I'm interested in why the rifle didn't revolutionise combat in the Civil War, as per Griffith etc.; here are some thoughts.
Using a ballistic coefficient of 0.145 for the Burton ball and the calculator here I've calculated the ballistic arcs of the 0.58 Springfield rifle-musket.
Figure 1: Springfield with sights set at 100, 300 and 500 yards. -60 inches is the approximate ground level (edit: as Fred points out below, there was no real "zeroing" of the weapons, and is sloppy nomenclature on my part).
The purple line is 12 inches above the bore and the turcoise line at -60 inches is approximately the ground. When the arc is between these two lines it may hit a target.
The default 100 yard sight setting means that the bullet describes a single dangerous space out to roughly 200 yards (assuming the musket is approximately 5 feet above the ground, i.e. shoulder height, if the shooter is prone the bullet strikes the ground roughly at 120 yards). Set at 300 yards we get the pattern described in Fred Ray's recent blog post. At 500 yards setting the round is out of the dangerous space around 10 yards into flight, and comes down on a step plunging trajectory with a very small dangerous space of about 50 yards. As an aside, these arcs are not symmetrical, the round is accelerating towards the ground in them.
If we make a comparison with the smoothbore musket then we find that if both are zeroed at 100 yards there is no significant difference, both are still in the dangerous space out to about 200 yards. The superior muzzle velocity of the smoothbore beats the superior ballistic coefficient of the rifle.
Figure 2: Comparison of M1861 rifle musket and M1842 smoothbore musket
This of course ignores the fact that the rifle bullet will disperse less and is effected by wind only around a third of the ball. For firing at picked targets on the skirmish line the rifle will be better at 200 yards. If firing at a massed target (i.e. a battleline) there is essentially no difference. At around 100 yards there is little discernable difference in whether or not the target is hit.
Assuming the following minutes of arc, figure 3 shows the chances of hitting a 2 foot circular target (roughly a torso) for various weapons:
M1861 Springfield rifle-musket: 10.5 MOA
M1842 Springfield percussion musket: 24 MOA (edit: this may have been a patched ball)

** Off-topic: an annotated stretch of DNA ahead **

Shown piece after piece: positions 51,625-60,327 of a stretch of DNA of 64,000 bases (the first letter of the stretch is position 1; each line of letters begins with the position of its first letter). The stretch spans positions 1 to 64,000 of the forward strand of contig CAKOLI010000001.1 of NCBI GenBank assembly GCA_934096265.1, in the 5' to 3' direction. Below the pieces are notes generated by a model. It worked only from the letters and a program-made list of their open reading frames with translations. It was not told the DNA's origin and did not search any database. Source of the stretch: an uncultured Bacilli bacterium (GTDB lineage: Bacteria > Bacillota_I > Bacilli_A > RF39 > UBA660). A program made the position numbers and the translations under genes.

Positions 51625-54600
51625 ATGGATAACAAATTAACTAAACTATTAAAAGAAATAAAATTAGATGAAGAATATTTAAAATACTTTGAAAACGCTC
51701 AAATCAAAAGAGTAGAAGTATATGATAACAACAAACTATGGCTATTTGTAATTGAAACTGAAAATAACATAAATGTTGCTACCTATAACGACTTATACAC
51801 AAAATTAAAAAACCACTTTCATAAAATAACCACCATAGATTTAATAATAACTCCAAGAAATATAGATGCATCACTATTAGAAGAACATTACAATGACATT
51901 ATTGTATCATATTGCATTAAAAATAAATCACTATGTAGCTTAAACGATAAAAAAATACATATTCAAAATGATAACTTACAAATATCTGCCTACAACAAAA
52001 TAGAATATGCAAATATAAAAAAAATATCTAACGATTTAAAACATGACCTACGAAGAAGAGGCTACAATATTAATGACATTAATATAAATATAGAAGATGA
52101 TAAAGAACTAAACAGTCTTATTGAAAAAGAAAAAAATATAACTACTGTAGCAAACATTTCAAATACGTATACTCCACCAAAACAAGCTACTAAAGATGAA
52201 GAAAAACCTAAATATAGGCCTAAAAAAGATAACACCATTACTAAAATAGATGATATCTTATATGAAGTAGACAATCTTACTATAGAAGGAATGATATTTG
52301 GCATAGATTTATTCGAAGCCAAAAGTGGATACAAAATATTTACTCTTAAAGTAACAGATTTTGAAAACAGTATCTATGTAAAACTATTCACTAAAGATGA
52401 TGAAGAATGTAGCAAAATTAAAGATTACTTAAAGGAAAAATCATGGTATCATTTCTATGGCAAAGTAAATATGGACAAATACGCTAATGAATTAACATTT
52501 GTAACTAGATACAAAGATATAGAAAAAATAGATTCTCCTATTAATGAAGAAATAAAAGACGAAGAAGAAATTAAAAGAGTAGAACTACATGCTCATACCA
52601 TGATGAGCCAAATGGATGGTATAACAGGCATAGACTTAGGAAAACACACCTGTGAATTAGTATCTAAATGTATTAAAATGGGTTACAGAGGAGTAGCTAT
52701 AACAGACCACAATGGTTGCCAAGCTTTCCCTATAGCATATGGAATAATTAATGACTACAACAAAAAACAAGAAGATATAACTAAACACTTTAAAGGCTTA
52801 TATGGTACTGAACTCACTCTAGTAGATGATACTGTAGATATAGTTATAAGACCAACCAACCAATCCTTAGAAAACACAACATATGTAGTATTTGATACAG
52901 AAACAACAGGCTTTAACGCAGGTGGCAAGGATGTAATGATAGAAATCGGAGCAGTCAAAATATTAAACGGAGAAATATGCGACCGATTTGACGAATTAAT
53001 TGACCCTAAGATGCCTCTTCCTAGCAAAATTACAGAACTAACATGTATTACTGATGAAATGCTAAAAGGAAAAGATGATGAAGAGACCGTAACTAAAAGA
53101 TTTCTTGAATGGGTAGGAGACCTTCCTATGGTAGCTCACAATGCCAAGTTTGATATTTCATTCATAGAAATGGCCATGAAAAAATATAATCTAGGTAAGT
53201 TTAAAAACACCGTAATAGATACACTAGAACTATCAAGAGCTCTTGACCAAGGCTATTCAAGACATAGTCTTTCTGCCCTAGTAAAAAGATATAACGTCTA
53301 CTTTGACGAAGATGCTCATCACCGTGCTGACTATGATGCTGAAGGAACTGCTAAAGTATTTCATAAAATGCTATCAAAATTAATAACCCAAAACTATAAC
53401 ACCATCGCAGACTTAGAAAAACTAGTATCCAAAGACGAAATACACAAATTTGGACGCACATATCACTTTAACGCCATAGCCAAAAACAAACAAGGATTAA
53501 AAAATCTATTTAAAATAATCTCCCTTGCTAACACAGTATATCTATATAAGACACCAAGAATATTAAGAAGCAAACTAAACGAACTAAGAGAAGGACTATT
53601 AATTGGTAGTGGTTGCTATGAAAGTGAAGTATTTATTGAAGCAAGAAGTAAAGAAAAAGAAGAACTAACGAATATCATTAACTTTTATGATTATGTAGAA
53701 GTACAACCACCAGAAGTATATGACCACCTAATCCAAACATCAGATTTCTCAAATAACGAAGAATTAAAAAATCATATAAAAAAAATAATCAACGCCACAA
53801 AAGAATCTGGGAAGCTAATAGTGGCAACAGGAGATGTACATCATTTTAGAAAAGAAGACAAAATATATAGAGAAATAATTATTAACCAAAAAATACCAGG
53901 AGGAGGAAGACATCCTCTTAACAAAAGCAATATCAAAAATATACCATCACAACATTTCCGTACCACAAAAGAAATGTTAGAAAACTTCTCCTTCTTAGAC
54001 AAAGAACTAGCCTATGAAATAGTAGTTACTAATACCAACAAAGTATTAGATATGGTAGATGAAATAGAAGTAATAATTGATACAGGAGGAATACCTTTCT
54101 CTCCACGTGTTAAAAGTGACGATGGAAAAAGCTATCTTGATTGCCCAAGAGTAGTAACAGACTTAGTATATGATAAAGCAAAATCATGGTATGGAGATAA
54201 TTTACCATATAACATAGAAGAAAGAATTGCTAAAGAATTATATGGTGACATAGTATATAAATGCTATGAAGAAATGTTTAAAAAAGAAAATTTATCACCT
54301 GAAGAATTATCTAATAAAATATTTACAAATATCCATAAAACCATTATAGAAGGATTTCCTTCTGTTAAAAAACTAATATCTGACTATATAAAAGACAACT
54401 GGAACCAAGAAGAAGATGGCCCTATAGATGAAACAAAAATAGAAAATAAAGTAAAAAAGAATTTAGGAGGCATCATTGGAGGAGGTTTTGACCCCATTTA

P1853 Enfield rifle-musket: 7.5 MOA
British Baker Rifle (Napoleonic weapon): 18 MOA
French Charville Musket (Napoleonic weapon): 36 MOA
Figure 3: Chance of hitting a 2 foot target. "Effective range" was reckoned on the 20% hit line.
This shows that, ignoring the problem of rangefinding and wind effects, the Springfield had 3.5x the range of an old flintlock, and twice the range of the percussion musket it replaced. It also shows that the Confederate were right that the Enfield was a far more accurate weapon. In fact this accuracy was never achieved for the Springfield due to concerns over loading; after only a few rounds the barrel would become so clogged that the .58 bullet could not be loaded, the Ordnance bureau started supplying the 0.57 bullet for the Enfield as standard, which increased windage (and ease of loading) at the expense of accuracy.
Figures 1 and 3 must be considered together, and can be summed (which I won't do here as it is a lot of work). Firing at a target 225 yards away with a Springfield is difficult, you must set your sights at 300 yards, then aim below the targets feet, awkward when poorly trained soldiers naturally shoot high. The solution adopted for the line infantry of the US, CS and also most of continental Europe was to set sights at 100 yards, and only shoot at 150 yards or less. Sharpshooters, jaegars, chasseurs and other specialist troops would be trained in the full use of sights and long range shooting. Only the British would stick to training their line infantry to shoot at long ranges.